What is Google Allo?

A look at the messaging platform and its Google Assistant integration

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Google Allo is a smart messaging app that's available on Android, iOS, and the web. While it may seem like just another messaging platform, in competition with WhatsApp, iMessage, and others, its built-in artificial intelligence, by way of Google Assistant integration, sets it apart, as it can learn from your behavior and adapt accordingly. Allo is also distinct from many Google platforms in one fundamental way: it doesn't require a Gmail account.

In fact, it requires no email address, just a phone number. Here's what else you need to know about Google Allo.

What Allo Does

When you set up an account with Allo, you have to provide a phone number. However, the service can't be used to send SMS (plain old text messages); it uses your data to send messages. Thus, you can't set the messaging service as the default SMS client on your phone.

Once you provide your phone number, you can see who in your contacts list has an account as long as you have their phone number. You can also connect Allo with your Google account, and invite your Gmail contacts to join. To chat with Gmail contacts, you'll need their phone number, though.

You can send messages to non-Allo users as long as they have an iPhone or Android smartphone. An iPhone user receives a request message via text with a link to the App Store. Android users get a notification where they can view the message and then download the app if they choose.

You can use Allo to send voice messages to your contacts and make video calls by tapping the Duo icon in any conversation thread. Duo is Google's video messaging platform.

Allo Security and Privacy

Like Google Hangouts, all messages you send through Allo will be stored on Google's servers, though you can delete them at will.

Allo learns from your behavior and message history and offers suggestions as you type. You can opt out of the recommendations and retain your privacy by using the Incognito Messaging feature, which uses end-to-end encryption so only you and the recipient can see the content of the messages. With Incognito, you can also set expiration dates.

Messages can vanish in as quickly as five, 10, or 30 seconds or linger for as long as one minute, one hour, one day or one week. Notifications automatically hide the content of the message, so you don't have to worry about someone spying your screen. You can use Google Assistant when in this mode, as we discuss below.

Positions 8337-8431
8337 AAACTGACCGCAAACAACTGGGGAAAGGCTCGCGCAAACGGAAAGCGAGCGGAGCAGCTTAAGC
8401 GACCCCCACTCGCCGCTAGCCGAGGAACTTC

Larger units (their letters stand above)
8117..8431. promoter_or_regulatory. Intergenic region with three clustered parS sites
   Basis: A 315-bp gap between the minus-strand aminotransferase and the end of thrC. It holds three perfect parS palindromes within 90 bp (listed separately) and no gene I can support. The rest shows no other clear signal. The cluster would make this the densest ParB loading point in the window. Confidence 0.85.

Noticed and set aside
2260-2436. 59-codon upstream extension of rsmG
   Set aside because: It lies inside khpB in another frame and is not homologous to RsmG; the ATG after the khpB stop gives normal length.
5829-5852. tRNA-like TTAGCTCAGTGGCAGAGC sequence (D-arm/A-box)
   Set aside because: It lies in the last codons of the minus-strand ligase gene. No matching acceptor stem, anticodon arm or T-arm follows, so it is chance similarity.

Allo and Google Assistant

Google Assistant enables you to find nearby restaurants, get directions, and ask questions right from the messaging interface. All you have to do is type @google to summon the chatbot. (A chatbot is a computer program designed to mimic real-life conversation.) You can also chat one-on-one with it to get sports scores, check a flight's status, ask for a reminder, check the weather, or satiate your curiosity in real-time.

It's different from other virtual assistants like Apple's Siri in that it responds by text not by talking.

It uses natural language, answers follow up questions, and continuously learns from previous behavior to get to know users better. When you chat with the Assistant, it saves the whole thread, and you can scroll back and look for old searches and results. Smart Reply, which predicts what your response to a message might be by scanning your history, is another convenient feature.

For example, if someone asks you a question, Smart Reply will offer suggestions, such as "I don't know," or "yes or no," or pull up a related search, such as nearby restaurants, movie titles and the like. Google Assistant can also recognize photos, similar to Google Photos, but it will even suggest responses, such as "aww" when you receive a picture of a kitten, puppy, or baby or other cute nugget.

Any time you interact with the Google Assistant, you can give it a thumbs-up or thumbs-down emoji to rate your experience. If you give it a thumbs-down, you can explain why you're not satisfied.

Not sure how to use this virtual assistant? Say or type "what can you do?" to explore the full range of features, which include subscriptions, answers, travel, news, weather, sports, games, going out, fun, actions, and translation.

Stickers, Doodles, and Emojis

In addition to emojis, Allo also has a collection of artist-designed stickers, including animated ones. You can also draw on and add text to photos and even change the font size for effect using the whisper/shout feature. We think the shout feature beats ALL CAPS messages, which in our opinion, are just stressful to receive. It'll also save tapping out a million exclamation points. To shout, just type your message, hold the send button, and then pull it upwards; to whisper, do the same except pull it down. You can do this with emojis in addition to texts.

Google Allo on the Web

Google has also launched a web version of Allo so that you can continue your chats at your computer. It works on Chrome, Firefox, and Opera browsers. To activate it, you'll need your smartphone. Open Allo for web in your preferred browser, and you'll see a unique QR Code. Then open Allo on your smartphone, and tap Menu > Allo for web > Scan QR Code. Scan the code and Allo for web should launch. Allo for web mirrors what's in the mobile app; if your phone runs out of battery or you quit the app, you won't be able to use the web version.

Some features aren't available on the web version. For example, you can't:

  • Connect, switch, or remove Google accounts
  • Access notification and privacy settings
  • Take a photo to embed in a chat
  • Delete a conversation
  • Block a contact